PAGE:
Training is one of the most important aspects to owning a puppy. How well you train your dog will impact how well your dog behaves down the road and the more you work training your dog, the better your relationship will be. Here are some helpful points to keep in mind when you are training your puppy.
Resources for Training;
Canton Retrievers Stevensville, MT -Click here for more information (Basic Obedience, Waterfowl, Upland, Shed Hunting)
Moosehead Retrievers Trenton, UT- Click here for more information (Basic Obedience, Waterfowl, Upland hunting)
Bass Southern Kennels Live Oaks, MS-Click here for more information (Basic Obedience, Waterfowl, Upland hunting)
Tidal K9 - Summit Earhart North Fort Meyers, FL -Click here for more information (Basic Obedience, Service Dog Work)
B3 K9 Training- Gillette, WY- -Click here for more information (Basic Obedience)
Clearwater Canine - Coeur d'Alene, ID -Click here for more information (Basic Obedience)
Local Professional Trainer nearest to you
Training techniques and equipment:
Training can be accomplished at home, in an obedience class, or with a private trainer. It requires patience, a collar, a leash, a sense of humor, patience, and an understanding of dog behavior. That understanding can come from one or more of the many excellent books written about training companion dogs or from an obedience instructor or dog trainer.
Consistency is important in dog training. For example, if Ruffie was allowed to sit on the sofa yesterday and is yelled at for joining Aunt Florence on the sofa today, she'll be confused. It's better to teach her "up" and "off" so she'll climb on the furniture only when invited. If Mom says that Spot gets only dog food and treats, and the kids feed him from the table, he'll learn to beg and ultimately to steal in spite of Mom's efforts. Then, when he feasts on the roast, he's really in the doghouse for doing something he's actually been "trained" to do.
Training should be fun. Keep them short so they don’t lose focus. Every training session should be punctuated with games, praise, and hugging. Buster should look forward to each session, just as he looks forward to his daily exercise. Every exercise should be useful at home. The dog should learn to sit on command and be conditioned to sit before going through a doorway, getting in or out of the car, before getting his dinner or a treat, and before getting petted by strangers or visitors. A sitting dog cannot knock a bowl of food out of your hand, lunge through a narrow opening in the door, jump out of the car before you clip on the leash, and so on.
The dog should learn to lie down so he won't beg at the table or bother the kids at play and will ride quietly in the car, etc. He should learn to stand still so he can be groomed or examined by the veterinarian. He should learn to walk on a leash without pulling; allow his feet, ears, and teeth to be handled; and come when he's called, wherever or whenever.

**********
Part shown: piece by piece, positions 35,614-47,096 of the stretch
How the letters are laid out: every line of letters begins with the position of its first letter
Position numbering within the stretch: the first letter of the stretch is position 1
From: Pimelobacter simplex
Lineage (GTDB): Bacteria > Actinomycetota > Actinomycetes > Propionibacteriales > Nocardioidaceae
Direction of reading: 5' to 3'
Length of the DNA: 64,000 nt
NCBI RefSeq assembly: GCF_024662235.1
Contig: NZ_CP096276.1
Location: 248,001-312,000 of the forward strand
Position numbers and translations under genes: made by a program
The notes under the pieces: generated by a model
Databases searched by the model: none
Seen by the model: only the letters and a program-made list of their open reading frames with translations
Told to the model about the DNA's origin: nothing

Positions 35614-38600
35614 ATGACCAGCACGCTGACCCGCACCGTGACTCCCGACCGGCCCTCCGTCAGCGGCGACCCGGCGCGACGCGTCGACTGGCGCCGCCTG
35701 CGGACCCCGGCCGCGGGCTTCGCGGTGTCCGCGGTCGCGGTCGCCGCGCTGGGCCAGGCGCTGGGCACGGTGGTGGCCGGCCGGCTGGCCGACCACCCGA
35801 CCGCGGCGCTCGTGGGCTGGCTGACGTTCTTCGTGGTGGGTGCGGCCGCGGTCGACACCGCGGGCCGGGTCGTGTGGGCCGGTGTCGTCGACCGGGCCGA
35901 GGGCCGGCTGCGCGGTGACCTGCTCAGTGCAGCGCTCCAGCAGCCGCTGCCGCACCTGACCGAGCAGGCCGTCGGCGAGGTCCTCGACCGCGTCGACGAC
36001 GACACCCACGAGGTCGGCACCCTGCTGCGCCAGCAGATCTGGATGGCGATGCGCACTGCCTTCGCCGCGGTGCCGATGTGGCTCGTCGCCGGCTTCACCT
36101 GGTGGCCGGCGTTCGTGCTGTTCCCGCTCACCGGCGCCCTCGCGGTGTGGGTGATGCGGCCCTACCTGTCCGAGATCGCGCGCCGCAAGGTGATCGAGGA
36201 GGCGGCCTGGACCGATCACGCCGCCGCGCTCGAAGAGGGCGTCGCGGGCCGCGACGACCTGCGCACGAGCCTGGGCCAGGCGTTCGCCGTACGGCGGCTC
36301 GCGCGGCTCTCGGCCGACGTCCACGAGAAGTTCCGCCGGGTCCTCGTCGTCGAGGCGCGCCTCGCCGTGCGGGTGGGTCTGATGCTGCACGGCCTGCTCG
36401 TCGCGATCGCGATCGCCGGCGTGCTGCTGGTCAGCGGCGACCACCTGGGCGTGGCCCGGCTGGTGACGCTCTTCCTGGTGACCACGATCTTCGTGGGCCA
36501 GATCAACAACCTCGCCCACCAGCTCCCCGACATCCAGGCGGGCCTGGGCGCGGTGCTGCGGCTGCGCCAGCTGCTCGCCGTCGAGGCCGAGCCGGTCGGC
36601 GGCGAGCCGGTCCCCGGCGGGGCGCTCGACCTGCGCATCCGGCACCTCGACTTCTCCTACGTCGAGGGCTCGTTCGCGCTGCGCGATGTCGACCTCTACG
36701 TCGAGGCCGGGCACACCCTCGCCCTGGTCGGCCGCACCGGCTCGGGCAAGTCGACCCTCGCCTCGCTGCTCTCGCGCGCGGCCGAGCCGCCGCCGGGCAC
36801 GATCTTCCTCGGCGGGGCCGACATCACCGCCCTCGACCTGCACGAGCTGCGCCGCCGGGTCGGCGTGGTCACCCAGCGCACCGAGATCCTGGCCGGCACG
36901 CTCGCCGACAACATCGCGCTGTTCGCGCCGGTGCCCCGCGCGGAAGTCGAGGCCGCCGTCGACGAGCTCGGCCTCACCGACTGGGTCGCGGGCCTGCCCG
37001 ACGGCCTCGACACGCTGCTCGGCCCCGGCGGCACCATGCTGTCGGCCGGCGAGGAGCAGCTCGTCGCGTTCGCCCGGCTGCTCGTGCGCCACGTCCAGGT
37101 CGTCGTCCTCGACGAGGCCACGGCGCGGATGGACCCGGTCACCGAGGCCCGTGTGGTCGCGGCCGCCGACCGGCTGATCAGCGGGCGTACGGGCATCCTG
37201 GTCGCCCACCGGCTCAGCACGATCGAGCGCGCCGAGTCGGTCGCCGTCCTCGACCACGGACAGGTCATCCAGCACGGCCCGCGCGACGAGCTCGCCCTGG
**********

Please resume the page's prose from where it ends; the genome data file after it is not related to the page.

Add a few tricks to the repertoire for fun and deal with the problems as they arise, and you'll have a well-mannered pet.
Schedule for Training
The following schedule is what should be typical for an 8 week old puppy on an average day at our home. Any time we cannot watch the puppy he/she goes in a crate for anywhere from 15 mins to a couple hours. I will also stick puppies in their crate if they fall asleep for a nap. Remember that young puppies need frequent potty breaks! Times may vary by 30-60 mins on weekends or travel days.
6:30 am – Wake up and let outside for potty (10-15 mins)
6:45 am – Feed Breakfast
7:15 am – Let outside for potty break after eating (10-15 mins)
7:30 am –Crate while I get ready and work
9:30 am –Potty, play, (aware of puppy's location at all times) and likely nap (crate while I work)
11:30 pm–Let outside for potty (10-15 mins)
12:15 pm –Lunch/Play/Training – aware of puppy’s location at all times
2 pm – Let outside potty (10-15 mins)
2:15 pm – Crate (contained area) while I work
4:00 pm – Let outside for potty (10-15 mins)
4:15 pm – Play/Training- aware of puppy’s location at all times
5:00 pm – Feed supper
5:15 pm – Potty (10-15 mins)
5:45 pm – Play/Relax- aware of puppy’s location at all times
7:30 pm – Pick up water
10:30 pm – Let outside for final potty break
10:45 – Crate for bedtime
Commands your dog should be introduced to:
“Sit” – sit down
“Down” – lay down
“Place” – bed
“You’re free/Okay”- release command
“Wait”- wait until released (at the door or in crate)
“Lets Go”- come with me
“Kennel”- used to crate
“Heel” – walk beside me
“no”- correction for incorrect behavior
1. Keep an eye on your puppy when he/she is in the house at all times- no free roaming.
If you are unable to watch at all times, puppy must be in the crate or outside. We cannot scold a puppy for pottying in the house when we do not see it.
2. Ignore whining or barking in crate. Do not let him out until he has calmed down and is quiet.
3. No water or food in the crate except at specific feeding times. Bones and toys are fine in the crate. IF you do intend to feed your puppy in the crate, make sure they get a potty break not long after they finish their meal.
4. Pick up water at least 2 hours before bed.
5. Keep him on a leash as often as possible and make his recall fun (high pitched and excited
“come here”. Never chase him. Reward him when he comes up to you.
6. If he does not follow a command on the first try, say “no” and give a correction.
7. Tell or ask him what you are doing. We notice dogs understand a lot of words. For example: “wanna go outside?” or “outside” generally results in our dogs wagging their tails and heading towards the door. Some other good words to learn would be walk, leash, ball, or off.